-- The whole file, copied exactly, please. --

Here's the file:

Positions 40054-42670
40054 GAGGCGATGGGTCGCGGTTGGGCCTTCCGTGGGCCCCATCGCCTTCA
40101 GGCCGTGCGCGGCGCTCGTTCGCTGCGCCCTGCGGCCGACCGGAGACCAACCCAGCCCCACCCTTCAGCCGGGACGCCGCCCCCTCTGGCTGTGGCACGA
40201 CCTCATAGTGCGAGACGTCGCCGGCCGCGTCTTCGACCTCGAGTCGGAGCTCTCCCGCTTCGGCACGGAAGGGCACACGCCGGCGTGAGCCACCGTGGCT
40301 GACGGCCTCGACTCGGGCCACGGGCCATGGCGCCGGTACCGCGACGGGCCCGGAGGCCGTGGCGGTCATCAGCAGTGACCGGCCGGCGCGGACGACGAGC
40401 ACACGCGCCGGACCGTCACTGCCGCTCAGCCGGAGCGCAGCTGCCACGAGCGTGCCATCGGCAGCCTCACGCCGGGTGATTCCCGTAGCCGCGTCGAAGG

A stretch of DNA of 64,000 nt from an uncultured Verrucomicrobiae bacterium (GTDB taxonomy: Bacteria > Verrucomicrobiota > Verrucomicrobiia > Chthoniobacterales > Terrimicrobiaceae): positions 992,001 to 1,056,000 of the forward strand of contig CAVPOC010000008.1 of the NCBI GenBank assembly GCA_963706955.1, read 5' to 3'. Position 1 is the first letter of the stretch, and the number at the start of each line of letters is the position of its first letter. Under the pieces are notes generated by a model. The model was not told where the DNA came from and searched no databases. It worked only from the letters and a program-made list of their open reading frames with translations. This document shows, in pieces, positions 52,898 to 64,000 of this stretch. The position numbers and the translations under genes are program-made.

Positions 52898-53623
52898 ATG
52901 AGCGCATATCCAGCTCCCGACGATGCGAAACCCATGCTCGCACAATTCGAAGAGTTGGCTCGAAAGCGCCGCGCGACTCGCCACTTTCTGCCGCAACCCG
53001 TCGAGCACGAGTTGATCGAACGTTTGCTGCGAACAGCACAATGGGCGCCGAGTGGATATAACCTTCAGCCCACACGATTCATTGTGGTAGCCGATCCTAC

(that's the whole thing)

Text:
Positions 40054-42670
40054 GAGGCGATGGGTCGCGGTTGGGCCTTCCGTGGGCCCCATCGCCTTCA
40101 GGCCGTGCGCGGCGCTCGTTCGCTGCGCCCTGCGGCCGACCGGAGACCAACCCAGCCCCACCCTTCAGCCGGGACGCCGCCCCCTCTGGCTGTGGCACGA
40201 CCTCATAGTGCGAGACGTCGCCGGCCGCGTCTTCGACCTCGAGTCGGAGCTCTCCCGCTTCGGCACGGAAGGGCACACGCCGGCGTGAGCCACCGTGGCT
40301 GACGGCCTCGACTCGGGCCACGGGCCATGGCGCCGGTACCGCGACGGGCCCGGAGGCCGTGGCGGTCATCAGCAGTGACCGGCCGGCGCGGACGACGAGC
40401 ACACGCGCCGGACCGTCACTGCCGCTCAGCCGGAGCGCAGCTGCCACGAGCGTGCCATCGGCAGCCTCACGCCGGGTGATTCCCGTAGCCGCGTCGAAGG

A stretch of DNA of 64,000 nt from an uncultured Verrucomicrobiae bacterium (GTDB taxonomy: Bacteria > Verrucomicrobiota > Verrucomicrobiia > Chthoniobacterales > Terrimicrobiaceae): positions 992,001 to 1,056,000 of the forward strand of contig CAVPOC010000008.1 of the NCBI GenBank assembly GCA_963706955.1, read 5' to 3'. Position 1 is the first letter of the stretch, and the number at the start of each line of letters is the position of its first letter. Under the pieces are notes generated by a model. The model was not told where the DNA came from and searched no databases. It worked only from the letters and a program-made list of their open reading frames with translations. This document shows, in pieces, positions 52,898 to 64,000 of this stretch. The position numbers and the translations under genes are program-made.

Positions 52898-53623
52898 ATG
52901 AGCGCATATCCAGCTCCCGACGATGCGAAACCCATGCTCGCACAATTCGAAGAGTTGGCTCGAAAGCGCCGCGCGACTCGCCACTTTCTGCCGCAACCCG
53001 TCGAGCACGAGTTGATCGAACGTTTGCTGCGAACAGCACAATGGGCGCCGAGTGGATATAACCTTCAGCCCACACGATTCATTGTGGTAGCCGATCCTAC